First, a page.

Woman who lived in mansion, owned yacht pleads guilty to welfare fraud
Deephaven, Minn., resident Andrea Chisholm, who with her husband was charged with illegally receiving welfare and other benefits while living in a mansion and owning a yacht, pleaded guilty Tuesday and was sentenced to a year behind bars.
The sentence was part of a plea agreement that guaranteed jail time for Chisholm because the fraud was considered a major economic offense. Without it, her presumptive sentence would have been probation. A felony charge of theft by swindle was dismissed.
Hennepin County District Judge Lois Conroy also ordered Chisholm and her husband, Colin, to pay $167,420 in restitution. During the hearing, Andrea Chisholm admitted to receiving more than $60,000 in welfare benefits and said she will challenge the judge’s amount at a future hearing.
"It’s appropriate that Andrea Chisholm spend time behind bars for cheating the public of welfare dollars," County Attorney Mike Freeman said. "Her husband’s case remains open, as it appears he was a bigger player in defrauding the public as we heard in Andrea’s testimony today."
Colin Chisholm appears to be heading toward a trial. He recently discharged his attorney and was appointed a public defender. His next appearance will be Sept. 10.
Andrea Chisholm was given credit for serving nearly five months in jail since her arrest in March. She will serve another three months and then will be placed on supervised probation.
The Chisholms were arrested in March after fleeing Minnesota for the Bahamas and charged with making $167,420 in fraudulent medical and food-stamp claims in Florida and Minnesota from 2005 to 2012. At times, they rented a $1.6 million home on Lake Minnetonka and owned a yacht.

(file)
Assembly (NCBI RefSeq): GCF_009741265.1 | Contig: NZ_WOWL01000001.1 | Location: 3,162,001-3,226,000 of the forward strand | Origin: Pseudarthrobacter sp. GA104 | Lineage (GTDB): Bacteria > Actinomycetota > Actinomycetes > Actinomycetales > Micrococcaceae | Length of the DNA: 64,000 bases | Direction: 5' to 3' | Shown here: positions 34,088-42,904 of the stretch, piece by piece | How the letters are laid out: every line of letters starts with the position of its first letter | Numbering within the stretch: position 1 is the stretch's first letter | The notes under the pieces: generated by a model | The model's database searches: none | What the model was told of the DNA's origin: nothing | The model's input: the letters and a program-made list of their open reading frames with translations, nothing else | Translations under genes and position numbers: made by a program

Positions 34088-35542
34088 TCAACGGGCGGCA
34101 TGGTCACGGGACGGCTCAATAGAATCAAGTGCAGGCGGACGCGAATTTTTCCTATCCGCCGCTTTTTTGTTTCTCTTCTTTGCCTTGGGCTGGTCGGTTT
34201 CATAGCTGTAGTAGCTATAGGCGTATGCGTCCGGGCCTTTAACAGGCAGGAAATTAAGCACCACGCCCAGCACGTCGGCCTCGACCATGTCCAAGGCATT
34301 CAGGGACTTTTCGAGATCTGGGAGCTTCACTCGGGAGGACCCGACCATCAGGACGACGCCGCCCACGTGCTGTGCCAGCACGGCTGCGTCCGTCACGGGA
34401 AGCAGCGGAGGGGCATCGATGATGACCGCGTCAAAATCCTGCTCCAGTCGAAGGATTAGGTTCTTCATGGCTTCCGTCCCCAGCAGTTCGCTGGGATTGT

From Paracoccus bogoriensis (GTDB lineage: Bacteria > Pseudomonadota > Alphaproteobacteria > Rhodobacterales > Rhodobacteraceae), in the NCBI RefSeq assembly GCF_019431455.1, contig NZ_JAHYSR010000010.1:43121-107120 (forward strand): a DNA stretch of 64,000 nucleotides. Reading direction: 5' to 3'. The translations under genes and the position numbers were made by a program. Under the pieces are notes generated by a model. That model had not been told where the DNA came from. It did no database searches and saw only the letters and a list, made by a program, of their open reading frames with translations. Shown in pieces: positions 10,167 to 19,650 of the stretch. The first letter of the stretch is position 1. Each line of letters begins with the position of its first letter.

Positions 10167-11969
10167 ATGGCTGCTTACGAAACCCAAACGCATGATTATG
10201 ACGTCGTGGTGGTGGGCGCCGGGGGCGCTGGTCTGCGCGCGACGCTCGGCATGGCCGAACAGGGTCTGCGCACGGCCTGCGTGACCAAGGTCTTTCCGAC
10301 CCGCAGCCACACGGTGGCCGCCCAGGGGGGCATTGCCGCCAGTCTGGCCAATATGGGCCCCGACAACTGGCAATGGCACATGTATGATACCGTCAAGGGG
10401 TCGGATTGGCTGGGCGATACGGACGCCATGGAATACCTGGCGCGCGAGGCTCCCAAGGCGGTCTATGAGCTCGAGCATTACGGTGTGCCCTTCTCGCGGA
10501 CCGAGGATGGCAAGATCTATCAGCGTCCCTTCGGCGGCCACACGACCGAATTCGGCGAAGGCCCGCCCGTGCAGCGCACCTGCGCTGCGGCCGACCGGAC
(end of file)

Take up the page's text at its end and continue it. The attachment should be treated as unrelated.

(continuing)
The couple, who once referred to themselves as Scottish nobility, "Lord and Lady Chisholm," claimed to have $97 million in assets and tried to start a satellite television network in the Caribbean.
In March 2012, the Chisholms’ benefits were finally cut off when they couldn’t explain how they were able to pay their rent and personal expenses with no income. The couple had more than $3 million in bank accounts while they were receiving welfare payments, authorities said.
Colleagues and friends helped police track down the couple in the Bahamas.
In court, Andrea Chisholm admitted authorizing various welfare benefit applications filled out by her husband. She also said she falsely answered questions about bank accounts, employment and residences. Her attorney asked if she noticed some red flags raised that may have hinted at illegal behavior. She answered, "I do now."